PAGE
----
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Facts and figures: Water, sanitation and hygiene links to health

"Water and Sanitation is one of the primary drivers of public health. I often refer to it as “Health 101”, which means that once we can secure access to clean water and to adequate sanitation facilities for all people, irrespective of the difference in their living conditions, a huge battle against all kinds of diseases will be won."
Dr LEE Jong-wook, Director-General, World Health Organization.


 

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Water, sanitation and hygiene links to health: facts and figures updated March 2004 [pdf 29 kb]

 
Diarrhoea
  • 1.8 million people die every year from diarrhoeal diseases (including cholera); 90% are children under 5, mostly in developing countries.
  • 88% of diarrhoeal disease is attributed to unsafe water supply, inadequate sanitation and hygiene.
  • Improved water supply reduces diarrhoea morbidity by 21%.
  • Improved sanitation reduces diarrhoea morbidity by 37.5%.
  • The simple act of washing hands at critical times can reduce the number of diarrhoeal cases by up to 35%.
  • Additional improvement of drinking-water quality, such as point of use disinfection, would lead to a reduction of diarrhoea episodes of 45%.
Malaria
  • 1.2 million people die of malaria each year, 90% of whom are children under 5.
  • There are 396 million episodes of malaria every year, most of the disease burden is in Africa south of the Sahara.
  • Intensified irrigation, dams and other water related projects contribute importantly to this disease burden.
  • Better management of water resources reduces transmission of malaria and other vector-borne diseases.
Schistosomiasis
  • An estimated 160 million people are infected with schistosomiasis.
  • The disease causes tens of thousands of deaths every year, mainly in sub-Saharan Africa.
  • It is strongly related to unsanitary excreta disposal and absence of nearby sources of safe water.
  • Basic sanitation reduces the disease by up to 77%.
  • Man-made reservoirs and poorly designed irrigation schemes are main drivers of schistosomiasis expansion and intensification.
Trachoma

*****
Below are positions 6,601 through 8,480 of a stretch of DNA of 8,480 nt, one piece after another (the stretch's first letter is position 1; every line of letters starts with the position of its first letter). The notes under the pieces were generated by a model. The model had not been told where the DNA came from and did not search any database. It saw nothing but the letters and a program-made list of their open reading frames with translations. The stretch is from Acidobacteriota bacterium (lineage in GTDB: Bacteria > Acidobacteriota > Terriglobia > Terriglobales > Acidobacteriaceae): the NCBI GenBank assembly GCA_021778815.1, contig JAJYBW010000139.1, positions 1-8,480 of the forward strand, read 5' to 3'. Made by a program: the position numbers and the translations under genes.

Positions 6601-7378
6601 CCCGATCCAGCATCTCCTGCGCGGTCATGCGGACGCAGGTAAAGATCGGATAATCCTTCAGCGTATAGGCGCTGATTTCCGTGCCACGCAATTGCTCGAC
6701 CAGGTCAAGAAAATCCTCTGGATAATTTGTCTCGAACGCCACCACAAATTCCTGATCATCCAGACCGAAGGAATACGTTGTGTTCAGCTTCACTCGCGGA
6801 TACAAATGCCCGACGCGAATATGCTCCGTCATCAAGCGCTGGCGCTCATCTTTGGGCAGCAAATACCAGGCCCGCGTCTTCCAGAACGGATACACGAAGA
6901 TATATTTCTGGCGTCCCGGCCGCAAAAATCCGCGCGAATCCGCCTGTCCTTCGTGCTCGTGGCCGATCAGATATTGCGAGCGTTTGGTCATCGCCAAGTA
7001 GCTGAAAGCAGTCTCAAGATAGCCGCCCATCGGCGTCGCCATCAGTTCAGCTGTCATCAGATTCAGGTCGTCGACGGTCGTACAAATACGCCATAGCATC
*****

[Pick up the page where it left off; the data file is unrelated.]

• 500 million people are at risk from trachoma.
  • 146 million are threatened by blindness.
  • 6 million people are visually impaired by trachoma.
  • The disease is strongly related to lack of face washing, often due to absence of nearby sources of safe water.
  • Improving access to safe water sources and better hygiene practices can reduce trachoma morbidity by 27%.
Intestinal helminths (Ascariasis, Trichuriasis, Hookworm disease)
  • 133 million people suffer from high intensity intestinal helminth infections, which often leads to severe consequences such as cognitive impairment, massive dysentery, or anaemia.
  • These diseases cause around 9400 deaths every year.
  • Access to safe water and sanitation facilities and better hygiene practice can reduce morbidity from ascariasis by 29% and hookworm by 4%.
Japanese encephalitis
  • 20% of clinical cases of Japanese encephalitis die, and 35% suffer permanent brain damage.
  • Improved management for irrigation of water resources reduces transmission of disease, in South, South East, and East Asia.
Hepatitis A
  • There are 1.5 million cases of clinical hepatitis A every year.
Arsenic
  • In Bangladesh, between 28 and 35 million people consume drinking-water with elevated levels of arsenic in their drinking-water.
  • The number of cases of skin lesions related to arsenic in drinking-water in Bangladesh is estimated at 1.5 million.
  • Arsenic contamination of ground water has been found in many countries, including Argentina, Bangladesh, Chile, China, India, Mexico, Thailand and the United States.
  • The key to prevention is reducing consumption in drinking-water with elevated levels of arsenic, by identifying alternative low arsenic water sources or by using arsenic removal systems.
Fluorosis
  • Over 26 million people in China suffer from dental fluorosis due to elevated fluoride in their drinking water.